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In this week’s video we are covering another “everyday” horse skill that can be an area of problems and frustrations for many people – putting on the bridle. For those of us who have been riding for years it may seem like a simple task, but in the beginning it took a bit of work to figure out how to hold the bridle, open the horse’s mouth, and slide the bit in. Add a horse who likes to lift his head and bridling can become a real challenge!

In this short video, I simply show you what I have found to be the easiest way to put a bridle on, plus share a few tips for managing the hard to bridle horse.

Enjoy!

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10 Responses

  1. Great videos, Callie. I have had to up my riding skills since I got a new horse recently, and the videos have been very helpful. In bridling a new horse who I don’t know well, I usually unbuckle the halter, release the horse’s nose, and slide the halter back, buckling it on his neck. Then I take the halter off after the bridle is on. Is there any reason why this isn’t a good method? And thanks again for your thoughtful and very helpful videos!

    1. Hi Nancy,
      This is a fine method. I have seen where sometimes the halter is left connected to crossties or ties and I don’t recommend doing this because it increases the risk of injury to the horse’s neck should they pull back.

  2. Great info here, but any extra bridling tips for a tall horse (or a short person)?? I nearly throw out my shoulder trying to bridle a tall horse…what am I doing wrong? Thank you!!

    1. Hi Cat, Good question! The best solution is to teach the horse to lower their head so that you can rest your arm between their ears like I do with Molly. I will do another video on teaching a horse to lower their head because there are several ways you can do this. I have found the easiest way is to rest your hand on their poll (or as high on the neck as you can reach), most horses will naturally start moving their head around and when they lower their head you say good, take your hand off and give them a little treat. This method is essentially using clicker training, lowering the head can also be taught with just pressure on the top of the head, and releasing that pressure when the horse lowers his head, but I have found that adding the positive reinforcement with the treat helps horses that get “stuck” with their head up braced against the pressure from your hand. Like I said, I will make a video on this one soon! Thanks for giving me the idea!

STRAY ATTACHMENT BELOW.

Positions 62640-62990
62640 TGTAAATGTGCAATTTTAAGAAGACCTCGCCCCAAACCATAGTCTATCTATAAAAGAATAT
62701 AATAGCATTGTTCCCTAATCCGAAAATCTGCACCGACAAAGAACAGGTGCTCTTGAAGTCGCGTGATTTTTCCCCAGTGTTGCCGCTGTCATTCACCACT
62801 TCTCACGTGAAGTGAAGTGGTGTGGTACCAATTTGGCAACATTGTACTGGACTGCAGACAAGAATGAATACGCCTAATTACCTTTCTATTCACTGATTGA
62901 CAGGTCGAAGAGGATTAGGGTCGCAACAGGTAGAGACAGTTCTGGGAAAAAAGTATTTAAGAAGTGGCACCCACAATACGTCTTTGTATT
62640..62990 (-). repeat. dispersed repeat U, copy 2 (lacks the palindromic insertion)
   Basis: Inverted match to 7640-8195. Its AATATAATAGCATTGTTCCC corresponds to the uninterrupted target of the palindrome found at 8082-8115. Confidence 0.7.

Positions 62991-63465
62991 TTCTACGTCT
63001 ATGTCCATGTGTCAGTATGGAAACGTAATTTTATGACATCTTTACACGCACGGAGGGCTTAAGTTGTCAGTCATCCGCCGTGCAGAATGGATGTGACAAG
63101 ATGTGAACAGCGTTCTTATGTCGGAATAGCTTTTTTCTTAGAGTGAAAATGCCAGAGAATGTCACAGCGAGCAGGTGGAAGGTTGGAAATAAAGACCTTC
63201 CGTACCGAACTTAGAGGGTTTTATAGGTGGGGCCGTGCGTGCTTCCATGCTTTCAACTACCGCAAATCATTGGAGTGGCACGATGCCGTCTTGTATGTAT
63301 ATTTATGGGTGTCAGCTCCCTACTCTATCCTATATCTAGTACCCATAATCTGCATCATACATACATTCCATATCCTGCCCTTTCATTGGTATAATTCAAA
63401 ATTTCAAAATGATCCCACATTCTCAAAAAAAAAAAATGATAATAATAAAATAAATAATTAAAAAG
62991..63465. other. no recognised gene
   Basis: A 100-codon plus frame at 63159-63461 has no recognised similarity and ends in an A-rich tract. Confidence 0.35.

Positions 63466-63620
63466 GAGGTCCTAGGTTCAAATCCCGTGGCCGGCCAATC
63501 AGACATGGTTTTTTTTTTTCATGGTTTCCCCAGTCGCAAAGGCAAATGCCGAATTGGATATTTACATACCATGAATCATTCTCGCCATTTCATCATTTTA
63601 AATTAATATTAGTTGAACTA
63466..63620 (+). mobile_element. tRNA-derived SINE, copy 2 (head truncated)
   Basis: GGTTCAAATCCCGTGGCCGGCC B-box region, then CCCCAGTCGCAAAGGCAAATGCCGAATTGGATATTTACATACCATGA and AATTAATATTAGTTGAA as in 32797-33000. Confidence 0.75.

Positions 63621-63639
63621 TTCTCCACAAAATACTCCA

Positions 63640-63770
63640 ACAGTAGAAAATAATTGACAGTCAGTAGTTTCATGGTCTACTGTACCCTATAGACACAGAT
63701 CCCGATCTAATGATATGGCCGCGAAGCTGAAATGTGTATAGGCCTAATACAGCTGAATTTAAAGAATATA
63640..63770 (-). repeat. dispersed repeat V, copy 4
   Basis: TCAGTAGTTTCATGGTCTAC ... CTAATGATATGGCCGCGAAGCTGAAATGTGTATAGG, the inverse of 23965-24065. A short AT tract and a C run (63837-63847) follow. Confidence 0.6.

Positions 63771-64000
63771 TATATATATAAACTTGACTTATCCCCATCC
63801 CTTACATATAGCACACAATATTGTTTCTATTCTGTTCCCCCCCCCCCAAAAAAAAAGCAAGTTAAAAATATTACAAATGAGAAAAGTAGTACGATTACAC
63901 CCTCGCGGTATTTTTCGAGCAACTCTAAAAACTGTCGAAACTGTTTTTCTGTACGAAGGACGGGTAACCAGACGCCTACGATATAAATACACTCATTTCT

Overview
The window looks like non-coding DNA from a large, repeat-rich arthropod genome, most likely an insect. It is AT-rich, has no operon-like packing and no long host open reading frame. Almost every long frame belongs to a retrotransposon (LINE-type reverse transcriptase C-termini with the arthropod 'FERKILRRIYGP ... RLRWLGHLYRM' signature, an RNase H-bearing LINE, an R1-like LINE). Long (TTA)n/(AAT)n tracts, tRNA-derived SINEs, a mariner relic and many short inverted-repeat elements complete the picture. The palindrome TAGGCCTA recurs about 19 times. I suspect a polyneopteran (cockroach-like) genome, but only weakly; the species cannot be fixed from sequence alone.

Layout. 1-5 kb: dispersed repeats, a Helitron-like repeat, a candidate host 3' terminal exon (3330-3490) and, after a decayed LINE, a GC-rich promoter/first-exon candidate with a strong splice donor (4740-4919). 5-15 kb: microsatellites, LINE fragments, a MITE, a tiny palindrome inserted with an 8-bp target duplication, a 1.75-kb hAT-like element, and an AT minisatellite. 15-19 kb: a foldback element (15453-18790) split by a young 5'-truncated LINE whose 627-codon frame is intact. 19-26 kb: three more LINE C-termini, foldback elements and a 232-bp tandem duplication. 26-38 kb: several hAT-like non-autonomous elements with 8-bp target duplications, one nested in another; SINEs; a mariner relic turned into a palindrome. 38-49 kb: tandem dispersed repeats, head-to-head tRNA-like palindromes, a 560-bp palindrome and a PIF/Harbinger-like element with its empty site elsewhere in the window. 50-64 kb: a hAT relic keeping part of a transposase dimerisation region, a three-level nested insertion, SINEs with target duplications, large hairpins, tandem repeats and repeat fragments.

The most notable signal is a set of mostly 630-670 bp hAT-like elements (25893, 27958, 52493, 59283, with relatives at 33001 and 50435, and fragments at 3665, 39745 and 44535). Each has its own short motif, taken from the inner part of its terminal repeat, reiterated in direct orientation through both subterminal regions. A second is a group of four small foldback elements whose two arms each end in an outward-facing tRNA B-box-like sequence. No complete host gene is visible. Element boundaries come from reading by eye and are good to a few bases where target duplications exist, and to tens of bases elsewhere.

1. I”m going to try putting my arm on the poll. I hadn’t ridden my daughter’s horse in a while. The last time I did, he jerked his head up before I got the bridle out. He freaked out, spit out the bridle, and backed up (I was in super early so no horses ir people were in the aisle). I let him free until I could grab the halter (everything seems so seamless when my daughter does it!). I (amazingly) kept pretty calm while he backed up, though I was shaking inside. I will try the hand on the poll once I get him to understand what that means. Thank you!

  3. I’ve taken some lessons recently at a barn and my mount was very difficult to accept the bit. He would drop his head but he would not open his mouth. The instructor was able to get him bridled, but he refused to open his mouth for me. I tried tickling the roof of his mouth with my thumb and still he clamped his mouth tight as a drum. We opted to ride him with a bitless bridle that the instructor had recently purchased and she claims he was the best she had ever seen him while I rode him with it. I’m actually considering getting one for my mare.

  4. Hello!
    I really love your videos and your advice. I have an OTTB who has been off the track since 2008 and he was used in a lesson program. He is awesome under saddle, does not give any fuss, but he does give me major issue when I am trying to bridle him. First it was he was head shy, but he would take the bit fine. I have worked on teaching him to lower his head and he has also had a chiropractor work on him as well (he had pain in his pole), well now he refuses to take the bit and when I finally do get it in his mouth he if perfectly fine, grumpy as all heck but fine. He had his teeth done a few months ago so I know that is not the issue, and his old owners told me he never did this with them. So I am at a loss as to why he has developed this new behavior, our first ride together he bridled like a dream! but after that it was bad. I am still working with him every day but I feel like I am getting no where. When we are done riding, and I am taking off the bridle he just wont let go of the bit and drop it out of his mouth, I am so confused. I have never hit his teeth with it, and I have no clue where this behavior came from at all. What would you advise?

    1. I have had several OTTBs with a rather unusual aversion to bits, I suspected it was related to a lot of bad experiences with them. I would consider trying a rubber bit – I really like the Nathe rubber bits – they are much smaller and softer than other rubber ones. Many of the horses that are evasive with other types of bits really take to them. I would say it is worth a try.

  5. Hi Callie,
    My horse instructor sent me to your video. I am a first time horse owner with a Tennessee Walker mare. Lately she’s been giving me attitude and wouldn’t even let me put her headstall on. I don’t have a nose and on mine, but this video is still super helpful. I plan on trying both techniques, but I may have to do some extra work without the headstall, like you mention.

    1. Jesse,

      Keep us updated on your progress with your mare!

      -Julia Burdy, CRK Training Community Manager

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